Sustaining Focus

Customized Productivity Management Systems

As any successful change manager knows, proposing improvements which result in even the most self evident benefits still leaves management to focus on the challenge of sustaining behavioral change. No matter how rational new processes, systems, data and goals may be, they don’t automatically result in behavioral compliance or sustained disciplines. 

So, how does management focus on crossing the line between thinking about new behaviors and disciplines, and actually introducing and sustaining them? 

We’ve discussed the importance of producing indisputable evidence of problems and related benefits as a first step in change programs. We understand the effectiveness education and ‘on the job’ training and support. We think we know the path to optimizing buy-in and participation. Maintaining congruence among functional goals is critical, as is strong leadership and clear executive authority.

While excellent leaders must define the who, what, where, when, why and how of change, they must also confront and focus on the ‘whether’ (or not) of change.  

Every good change manager must know how to prepare, measure and focus on the inevitably messy transition of behavior and discipline in any change program. The rapidity and success of the program depend on it.  

 

Management systems are more than the digital ether in which to input, store and relate data.  An effective management system defines management’s focus around standardsbehaviors and disciplines. Standards define when reaction is required. Behavior consists of the desired reactions and discipline is a measure of the consistency of those reactions.

Strategizing, formulating tactics and sustaining focus are behaviors. Forecasting and planning are behaviors. Reporting and review are behaviors. Decision making and problem solving are behaviors. 

An effective management system will specify management standards, behaviors and disciplines within formal system prodedures and provide the means by which to measure compliance with those requirements over time. This extends to defining agendas, meetings and management’s short interval review responsibilities.

Management systems are themselves the framework within which to measure and control behavioral compliance.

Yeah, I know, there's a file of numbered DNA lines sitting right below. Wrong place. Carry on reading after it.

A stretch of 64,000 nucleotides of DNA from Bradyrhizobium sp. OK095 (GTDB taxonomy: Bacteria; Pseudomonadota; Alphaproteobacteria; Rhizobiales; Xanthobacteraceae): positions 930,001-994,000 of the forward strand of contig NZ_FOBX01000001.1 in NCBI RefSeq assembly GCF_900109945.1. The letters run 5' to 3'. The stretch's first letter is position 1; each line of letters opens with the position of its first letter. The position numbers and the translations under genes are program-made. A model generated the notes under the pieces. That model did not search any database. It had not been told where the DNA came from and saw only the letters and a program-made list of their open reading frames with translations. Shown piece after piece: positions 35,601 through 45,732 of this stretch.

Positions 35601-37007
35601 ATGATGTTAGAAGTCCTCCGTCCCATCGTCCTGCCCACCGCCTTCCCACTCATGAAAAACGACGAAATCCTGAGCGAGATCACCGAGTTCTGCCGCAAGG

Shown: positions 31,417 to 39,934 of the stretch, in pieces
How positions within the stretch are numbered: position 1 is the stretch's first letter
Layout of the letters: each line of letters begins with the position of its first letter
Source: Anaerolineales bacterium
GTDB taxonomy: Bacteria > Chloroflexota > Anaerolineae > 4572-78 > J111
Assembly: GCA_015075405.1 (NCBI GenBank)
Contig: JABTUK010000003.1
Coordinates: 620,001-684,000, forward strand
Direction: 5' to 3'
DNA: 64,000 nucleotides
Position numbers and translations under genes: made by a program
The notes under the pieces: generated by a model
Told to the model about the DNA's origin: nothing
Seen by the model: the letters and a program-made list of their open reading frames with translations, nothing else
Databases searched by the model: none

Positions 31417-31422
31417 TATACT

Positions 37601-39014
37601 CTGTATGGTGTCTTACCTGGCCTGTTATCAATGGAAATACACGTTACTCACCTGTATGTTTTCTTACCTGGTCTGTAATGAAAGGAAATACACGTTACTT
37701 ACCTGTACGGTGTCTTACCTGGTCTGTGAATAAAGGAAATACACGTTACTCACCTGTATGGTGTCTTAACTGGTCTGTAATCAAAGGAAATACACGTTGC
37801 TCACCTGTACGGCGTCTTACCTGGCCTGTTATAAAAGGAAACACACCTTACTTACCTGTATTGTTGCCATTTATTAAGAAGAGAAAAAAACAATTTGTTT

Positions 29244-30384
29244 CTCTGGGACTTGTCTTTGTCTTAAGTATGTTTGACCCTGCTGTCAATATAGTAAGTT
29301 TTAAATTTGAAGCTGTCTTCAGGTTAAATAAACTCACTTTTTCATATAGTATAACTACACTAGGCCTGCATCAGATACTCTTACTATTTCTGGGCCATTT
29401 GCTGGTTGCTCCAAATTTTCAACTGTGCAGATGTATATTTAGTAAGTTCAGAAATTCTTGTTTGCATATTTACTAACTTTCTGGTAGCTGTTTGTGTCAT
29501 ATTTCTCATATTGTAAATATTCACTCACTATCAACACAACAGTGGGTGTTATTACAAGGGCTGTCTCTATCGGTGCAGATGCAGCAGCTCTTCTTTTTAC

Systems Define Focus

As any successful change manager knows, proposing improvements which result in even the most self evident benefits still leaves management to focus on the challenge of sustaining behavioral change. No matter how rational new processes, systems, data and goals may be, they don’t automatically result in behavioral compliance or sustained disciplines. 

So, how does management focus on crossing the line between thinking about new behaviors and disciplines, and actually introducing and sustaining them? 

We’ve discussed the importance of producing indisputable evidence of problems and related benefits as a first step in change programs. We understand the effectiveness education and ‘on the job’ training and support. We think we know the path to optimizing buy-in and participation. Maintaining congruence among functional goals is critical, as is strong leadership and clear executive authority.

While excellent leaders must define the who, what, where, when, why and how of change, they must also confront and focus on the ‘whether’ (or not) of change.  

Every good change manager must know how to prepare, measure and focus on the inevitably messy transition of behavior and discipline in any change program. The rapidity and success of the program depend on it. 

Management systems are more than the digital ether in which to input, store and relate data.  An effective management system defines management’s focus around standardsbehaviors and disciplines. Standards define when reaction is required. Behavior consists of the desired reactions and discipline is a measure of the consistency of those reactions.

Strategizing, formulating tactics and sustaining focus are behaviors. Forecasting and planning are behaviors. Reporting and review are behaviors. Decision making and problem solving are behaviors. 

An effective management system will specify management standards, behaviors and disciplines within formal system prodedures and provide the means by which to measure compliance with those requirements over time. This extends to defining agendas, meetings and management’s short interval review responsibilities.

Management systems are themselves the framework within which to measure and control behavioral compliance. 

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